Houston Candidates Look to White with Hope, Worry

Bill White was a popular mayor of Houston and won three elections to that post. So having him on the ballot as a gubernatorial candidate should attract former supporters and help other Houston-area Democrats win their races, right?

"I can't think that it would do anything but help," says state Rep. Kristi Thibaut, who's in a tough contest for re-election in House District 133 against Republican Jim Murphy, the former legislator she challenged and beat two years ago. "If you're anywhere where the Houston media market hits, you know who Bill White is, and he has a very positive image as mayor. Yeah, it helps."

Thibaut is in one of several competitive House races in Houston, and she and other Democrats are hoping for a coattail effect. She says White's presence on the ballot breaks up straight-ticket voting — the idea being that people who would otherwise pull the Republican lever will instead vote for White and continue to split their tickets as they go down the ballot.

Not everyone subscribes to that widespread bit of political lore. "It has no effect at all," says Harris County Judge Ed Emmett, a Republican who made his living in the private sector as a political consultant. Emmett, who's up for re-election this year, says White was 11 points ahead of Gov. Rick Perry in a poll he commissioned in May. In the next race down the ballot, voters gave Republican Lt. Gov. David Dewhurst a 15-point advantage over his challenger, Linda Chavez-Thompson.

"Bill White's popularity — what made him more popular than other Democrats — was Republicans," Emmett says.

 

As mayor, White was a crossover candidate who pulled support from independents and Republicans to win that nonpartisan office. The question is whether he'll hang onto that support in a partisan race against a Republican incumbent. Several polls, including the most recent University of Texas/Texas Tribune poll a month ago, show that the race has tightened in White's home base, an indication that some of those voters are sticking with their ideological flag instead of their former mayor. Emmett, who worked with White on hurricanes and other matters when their terms overlapped, is staying out of the governor's race. But in his own race, way down the longest ballot in Harris County history, stuck somewhere amid the district judge and county court-at-law candidates, he says the top of the ticket has little effect. And he says it won't matter in legislative races either.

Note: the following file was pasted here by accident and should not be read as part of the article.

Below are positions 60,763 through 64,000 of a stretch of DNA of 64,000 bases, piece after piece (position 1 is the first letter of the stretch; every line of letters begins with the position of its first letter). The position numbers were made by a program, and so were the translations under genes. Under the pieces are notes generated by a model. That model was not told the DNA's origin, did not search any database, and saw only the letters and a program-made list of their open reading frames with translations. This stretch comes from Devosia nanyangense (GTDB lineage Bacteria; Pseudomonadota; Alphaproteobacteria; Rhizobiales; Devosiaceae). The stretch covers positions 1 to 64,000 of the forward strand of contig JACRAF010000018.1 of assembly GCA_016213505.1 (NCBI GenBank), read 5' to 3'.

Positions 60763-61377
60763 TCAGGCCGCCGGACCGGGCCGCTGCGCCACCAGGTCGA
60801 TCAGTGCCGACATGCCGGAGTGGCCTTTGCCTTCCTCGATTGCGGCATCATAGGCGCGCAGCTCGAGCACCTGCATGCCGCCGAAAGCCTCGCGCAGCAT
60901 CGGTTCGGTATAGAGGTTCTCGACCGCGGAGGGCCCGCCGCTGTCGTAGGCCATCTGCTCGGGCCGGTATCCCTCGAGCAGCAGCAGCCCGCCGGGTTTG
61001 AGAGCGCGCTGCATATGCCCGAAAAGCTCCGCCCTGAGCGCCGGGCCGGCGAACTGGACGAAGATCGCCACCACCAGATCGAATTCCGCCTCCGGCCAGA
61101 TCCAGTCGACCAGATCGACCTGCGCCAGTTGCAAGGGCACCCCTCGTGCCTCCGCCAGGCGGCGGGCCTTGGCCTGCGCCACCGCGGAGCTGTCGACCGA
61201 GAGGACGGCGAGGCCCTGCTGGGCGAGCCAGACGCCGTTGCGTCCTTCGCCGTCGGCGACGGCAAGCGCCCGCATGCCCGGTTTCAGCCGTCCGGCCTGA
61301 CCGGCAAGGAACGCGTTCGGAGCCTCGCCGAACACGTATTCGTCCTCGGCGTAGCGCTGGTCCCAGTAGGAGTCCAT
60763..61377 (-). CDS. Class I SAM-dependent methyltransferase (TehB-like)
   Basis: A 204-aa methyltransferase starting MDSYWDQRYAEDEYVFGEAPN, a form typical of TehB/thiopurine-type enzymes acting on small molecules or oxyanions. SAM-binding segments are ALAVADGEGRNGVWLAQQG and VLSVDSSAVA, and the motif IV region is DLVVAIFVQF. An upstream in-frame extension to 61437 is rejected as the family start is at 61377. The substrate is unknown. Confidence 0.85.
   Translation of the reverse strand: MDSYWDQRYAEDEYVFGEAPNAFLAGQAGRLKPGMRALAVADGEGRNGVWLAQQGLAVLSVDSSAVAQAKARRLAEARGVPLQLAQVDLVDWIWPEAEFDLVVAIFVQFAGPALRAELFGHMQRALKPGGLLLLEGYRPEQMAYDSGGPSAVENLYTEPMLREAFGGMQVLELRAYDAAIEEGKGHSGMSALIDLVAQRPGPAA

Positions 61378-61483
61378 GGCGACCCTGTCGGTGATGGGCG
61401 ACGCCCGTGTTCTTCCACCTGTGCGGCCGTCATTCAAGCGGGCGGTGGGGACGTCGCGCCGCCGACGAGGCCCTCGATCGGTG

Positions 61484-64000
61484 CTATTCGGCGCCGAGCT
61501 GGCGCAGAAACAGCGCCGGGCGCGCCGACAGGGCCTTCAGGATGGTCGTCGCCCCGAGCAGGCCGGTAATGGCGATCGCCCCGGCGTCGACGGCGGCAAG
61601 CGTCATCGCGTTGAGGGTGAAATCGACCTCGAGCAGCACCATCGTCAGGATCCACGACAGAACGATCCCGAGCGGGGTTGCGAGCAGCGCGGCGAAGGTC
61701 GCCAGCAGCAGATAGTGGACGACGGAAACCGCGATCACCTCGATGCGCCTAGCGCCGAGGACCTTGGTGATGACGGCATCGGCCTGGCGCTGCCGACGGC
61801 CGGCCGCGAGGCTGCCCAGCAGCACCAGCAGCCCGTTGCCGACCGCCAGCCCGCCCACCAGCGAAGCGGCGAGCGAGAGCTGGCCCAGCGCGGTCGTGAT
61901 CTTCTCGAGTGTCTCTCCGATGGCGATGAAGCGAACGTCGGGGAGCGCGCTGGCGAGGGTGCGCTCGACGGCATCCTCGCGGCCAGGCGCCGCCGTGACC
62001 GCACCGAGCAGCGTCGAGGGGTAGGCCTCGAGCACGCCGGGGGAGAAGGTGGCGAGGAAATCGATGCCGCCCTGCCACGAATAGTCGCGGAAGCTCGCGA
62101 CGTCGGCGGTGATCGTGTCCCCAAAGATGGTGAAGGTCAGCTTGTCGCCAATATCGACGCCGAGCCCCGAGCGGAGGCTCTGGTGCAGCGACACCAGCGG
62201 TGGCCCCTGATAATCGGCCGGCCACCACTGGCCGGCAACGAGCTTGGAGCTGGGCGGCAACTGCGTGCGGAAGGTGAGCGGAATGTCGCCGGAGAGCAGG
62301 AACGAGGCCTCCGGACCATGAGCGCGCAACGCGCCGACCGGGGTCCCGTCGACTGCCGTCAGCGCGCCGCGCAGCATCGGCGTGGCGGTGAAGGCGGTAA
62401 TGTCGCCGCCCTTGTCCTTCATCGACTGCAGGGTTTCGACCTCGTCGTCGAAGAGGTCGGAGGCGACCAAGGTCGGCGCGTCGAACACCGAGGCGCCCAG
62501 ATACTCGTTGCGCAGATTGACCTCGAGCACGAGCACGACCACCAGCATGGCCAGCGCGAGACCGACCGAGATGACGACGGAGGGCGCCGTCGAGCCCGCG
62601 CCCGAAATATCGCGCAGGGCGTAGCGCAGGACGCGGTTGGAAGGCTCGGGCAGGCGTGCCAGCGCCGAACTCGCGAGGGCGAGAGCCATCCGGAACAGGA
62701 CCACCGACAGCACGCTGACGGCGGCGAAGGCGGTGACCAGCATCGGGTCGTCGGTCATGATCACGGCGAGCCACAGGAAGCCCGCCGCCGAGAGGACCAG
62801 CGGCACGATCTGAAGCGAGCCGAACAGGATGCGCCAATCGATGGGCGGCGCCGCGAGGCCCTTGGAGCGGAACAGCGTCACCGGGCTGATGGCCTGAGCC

Harris County is a battleground in the governor's race: White needs his home base to win the state, while Perry needs to overcome White's geographic advantage. There's not much else at the top of the ticket. Congressional seats in this part of the state aren't particularly competitive, and most of the statewide elections have remained relatively unnoticed by average voters. Murphy and Thibaut aren't the only concerned parties here. Republican Sarah Davis is challenging Democratic state Rep. Ellen Cohen in HD-134. Democratic state Rep. Hubert Vo is battling GOP challenger Jack O'Connor in HD-149. Republican state Rep. Ken Legler of Pasadena faces Democrat Ricardo Molina in HD-144. And another Republican incumbent, state Rep. Dwayne Bohac, faces Democrat Kendra Yarbrough Camarena, whose father, Ken Yarbrough, held the seat before Bohac did.

Republican polls — according to Republicans, mind you — say White isn't an issue, and even if he was, there would be other, more important factors, like the flood of television advertising from candidates all over the ballot. And turnout: "The amount of money being spent on television, pizza for volunteers, all of that ... voter-registration spending foreshadows [get out the vote] efforts, and that's been heavy," says Todd Olsen, a consultant to the Associated Republicans of Texas, a group involved in challenges to incumbents all over the state, including the three in Houston.

Murphy, who like Thibaut has been knocking on doors and talking to voters, is counting on another trend. "I think there will be significant turnout of independents and conservatives," he says. Sure, White was a popular mayor, he says, but that could change as attacks escalate in the final weeks of the governor's race: "His legacy is still being written." Murphy also says the climate for Republicans is better now than it was two years ago, when he lost to Thibaut by 419 votes — back then Barack Obama was riding a turnout wave, and "Republican" was a dirty word.

Thibaut says her campaign has knocked on 31,000 doors in an effort to engage voters. "You'd have to be dead to not know there's an election going on," she says. But she knows it's a close race — "I think it could go either way" — and a boost from White could be important.

Robert Jara, a Houston-based Democratic consultant, thinks White will help down-ballot Democrats. He agrees with others about White's potential effect on Republicans who might otherwise vote a straight ticket, but ask him if there's a way to measure it, and he admits, "There is — afterwards."

 

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